Most modern meteorologists attempt to cope with physical processes by expressing them mathematically, ie, by creating mathematical models of the atmosphere. Powerful computers are then used to solve problems.
Weather forecasting attempts to predict the air temperature, humidity, wind speed and direction, precipitation, clouds, etc, that will occur at a given place or region at a particular time in the future. The atmosphere may be seen as a massive air machine which moves heat and moisture from place to place. Weather is a product of this machine. The workings of the atmosphere follow physical laws, ie, the laws of thermodynamics, motion, conservation of mass and energy, etc, which are very complex to apply (see physics). Since the Earth is almost spherical and spins on its own axis, the laws of motion cannot be described in simple terms. Some deviations from spherical shape, especially mountains and mountain ranges, create still more problems. In addition, most solar energy reaches the Earth in a band near the equator; the atmosphere and the oceans play a major role in distributing this excessive heat northward and southward, and this process further affects the various physical laws. As well, oceans have a different effect on the bottom part of the atmosphere than land does; and forests, lakes, plains, tundra, cities, etc, all have their own special effects on the atmosphere.
Most modern meteorologists attempt to cope with physical processes by expressing them mathematically, ie, by creating mathematical models of the atmosphere. Powerful computers are then used to solve problems. As computers become more powerful, the models can be made more complex and, often, more accurate. During the 1960s and 1970s, improved atmospheric models permitted useful forecasts projecting much further into the future than had been possible before; by 1980, forecasts, now called outlooks, extended 5 days into the future. Meteorologists are experimenting with equipment that will predict 10 to 14 days ahead, but it is not reliable enough for public use. Weather forecasting usually involves the following stages: observation of what is now happening at many places; analysis of the observations to create a comprehensive picture of what is now happening at various places in the atmosphere; projection of this picture into the future (prognosis); interpretation of that future picture to determine the temperature, humidity, wind, precipitation, etc, to be expected at the time represented by that picture.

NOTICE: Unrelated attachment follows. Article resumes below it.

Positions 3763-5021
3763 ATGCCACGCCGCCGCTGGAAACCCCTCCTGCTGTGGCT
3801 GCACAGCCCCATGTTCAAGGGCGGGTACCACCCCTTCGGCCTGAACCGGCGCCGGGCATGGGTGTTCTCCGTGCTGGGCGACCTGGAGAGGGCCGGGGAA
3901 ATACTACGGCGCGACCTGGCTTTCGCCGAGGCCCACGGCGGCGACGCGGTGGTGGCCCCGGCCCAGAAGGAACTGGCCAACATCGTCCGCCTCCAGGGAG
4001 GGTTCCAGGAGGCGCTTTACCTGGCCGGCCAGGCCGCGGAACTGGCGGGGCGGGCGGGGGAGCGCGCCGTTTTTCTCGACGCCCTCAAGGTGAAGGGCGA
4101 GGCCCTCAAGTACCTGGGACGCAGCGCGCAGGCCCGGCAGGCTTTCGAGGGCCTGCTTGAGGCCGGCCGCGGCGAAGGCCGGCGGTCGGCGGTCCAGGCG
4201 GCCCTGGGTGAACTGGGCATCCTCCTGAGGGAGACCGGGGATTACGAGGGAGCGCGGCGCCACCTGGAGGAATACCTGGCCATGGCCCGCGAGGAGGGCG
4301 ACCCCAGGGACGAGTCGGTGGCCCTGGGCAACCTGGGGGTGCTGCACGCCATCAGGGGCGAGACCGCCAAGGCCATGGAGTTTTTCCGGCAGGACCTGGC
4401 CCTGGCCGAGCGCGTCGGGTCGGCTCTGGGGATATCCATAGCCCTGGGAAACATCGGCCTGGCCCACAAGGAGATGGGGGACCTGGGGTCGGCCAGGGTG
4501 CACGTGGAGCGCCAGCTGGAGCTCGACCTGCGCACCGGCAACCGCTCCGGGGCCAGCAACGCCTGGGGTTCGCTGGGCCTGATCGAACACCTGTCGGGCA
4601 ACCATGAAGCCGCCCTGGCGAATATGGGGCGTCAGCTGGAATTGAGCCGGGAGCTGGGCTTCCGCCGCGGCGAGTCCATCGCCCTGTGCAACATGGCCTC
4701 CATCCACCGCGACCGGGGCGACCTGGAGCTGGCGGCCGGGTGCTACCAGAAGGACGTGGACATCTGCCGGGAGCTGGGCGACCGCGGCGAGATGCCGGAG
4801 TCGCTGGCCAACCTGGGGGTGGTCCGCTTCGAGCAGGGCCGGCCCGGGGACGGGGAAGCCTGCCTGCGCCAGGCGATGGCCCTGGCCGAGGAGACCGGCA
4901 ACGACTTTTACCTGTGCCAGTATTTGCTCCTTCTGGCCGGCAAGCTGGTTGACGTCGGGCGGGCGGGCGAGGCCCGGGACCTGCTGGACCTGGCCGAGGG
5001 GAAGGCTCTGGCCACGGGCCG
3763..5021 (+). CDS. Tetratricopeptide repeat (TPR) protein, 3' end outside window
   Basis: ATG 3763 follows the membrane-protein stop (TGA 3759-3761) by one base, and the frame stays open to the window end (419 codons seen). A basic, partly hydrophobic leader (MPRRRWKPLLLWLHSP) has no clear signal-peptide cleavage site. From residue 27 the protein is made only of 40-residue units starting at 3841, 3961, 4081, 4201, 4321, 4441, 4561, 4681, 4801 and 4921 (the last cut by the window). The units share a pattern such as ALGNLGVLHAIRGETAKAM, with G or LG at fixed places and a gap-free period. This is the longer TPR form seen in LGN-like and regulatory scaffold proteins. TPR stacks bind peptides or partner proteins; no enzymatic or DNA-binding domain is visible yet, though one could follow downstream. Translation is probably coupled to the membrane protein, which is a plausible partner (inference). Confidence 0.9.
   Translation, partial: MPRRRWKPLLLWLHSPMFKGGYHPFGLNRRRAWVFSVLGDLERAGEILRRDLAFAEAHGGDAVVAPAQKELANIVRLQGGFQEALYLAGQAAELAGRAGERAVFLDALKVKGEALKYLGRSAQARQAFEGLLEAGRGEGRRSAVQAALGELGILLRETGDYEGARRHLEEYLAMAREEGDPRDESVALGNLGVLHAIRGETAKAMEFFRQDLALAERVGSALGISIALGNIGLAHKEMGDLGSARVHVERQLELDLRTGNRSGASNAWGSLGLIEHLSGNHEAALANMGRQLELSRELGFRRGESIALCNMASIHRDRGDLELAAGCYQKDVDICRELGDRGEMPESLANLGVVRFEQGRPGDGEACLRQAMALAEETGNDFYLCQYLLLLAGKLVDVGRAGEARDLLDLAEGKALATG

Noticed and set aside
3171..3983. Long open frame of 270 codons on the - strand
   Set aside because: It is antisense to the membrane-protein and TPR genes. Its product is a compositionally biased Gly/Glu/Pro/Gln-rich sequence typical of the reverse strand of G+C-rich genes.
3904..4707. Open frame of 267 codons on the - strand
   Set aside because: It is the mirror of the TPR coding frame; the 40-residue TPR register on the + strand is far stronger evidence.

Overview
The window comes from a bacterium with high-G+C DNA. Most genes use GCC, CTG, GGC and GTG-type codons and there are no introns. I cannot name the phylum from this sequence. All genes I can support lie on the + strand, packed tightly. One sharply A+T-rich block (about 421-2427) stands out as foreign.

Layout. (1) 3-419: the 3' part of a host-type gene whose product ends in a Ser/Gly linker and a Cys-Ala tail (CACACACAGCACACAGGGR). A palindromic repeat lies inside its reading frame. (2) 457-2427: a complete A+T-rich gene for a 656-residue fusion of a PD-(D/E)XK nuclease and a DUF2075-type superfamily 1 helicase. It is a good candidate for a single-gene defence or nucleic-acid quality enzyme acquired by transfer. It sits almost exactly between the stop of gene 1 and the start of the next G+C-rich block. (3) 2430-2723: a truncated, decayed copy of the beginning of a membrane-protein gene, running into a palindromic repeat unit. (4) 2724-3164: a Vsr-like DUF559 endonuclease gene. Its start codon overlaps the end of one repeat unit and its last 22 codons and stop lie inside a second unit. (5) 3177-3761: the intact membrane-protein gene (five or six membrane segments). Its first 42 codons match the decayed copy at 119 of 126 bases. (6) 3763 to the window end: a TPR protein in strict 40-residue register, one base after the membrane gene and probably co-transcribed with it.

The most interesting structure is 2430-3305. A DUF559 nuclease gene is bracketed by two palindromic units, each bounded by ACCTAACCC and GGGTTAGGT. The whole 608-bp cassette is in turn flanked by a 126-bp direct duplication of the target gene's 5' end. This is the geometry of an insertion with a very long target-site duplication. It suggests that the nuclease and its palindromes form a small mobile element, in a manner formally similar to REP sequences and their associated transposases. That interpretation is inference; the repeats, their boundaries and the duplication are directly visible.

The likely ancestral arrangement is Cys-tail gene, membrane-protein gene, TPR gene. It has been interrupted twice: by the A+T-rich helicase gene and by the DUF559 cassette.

Meteorologists who are more interested in a shorter time range (1-2 days) often bypass the mathematical model and use their knowledge of how one weather event follows another. For laymen, these types of observations are often the basis of much weather lore relating the appearance of the sky, the timing of precipitation, the recent history of the wind or the trend in pressure to predictions of what will happen next. Others observe animal behaviour or consider how people are affected (eg, painful joints, migraine headaches) to make their often correct predictions.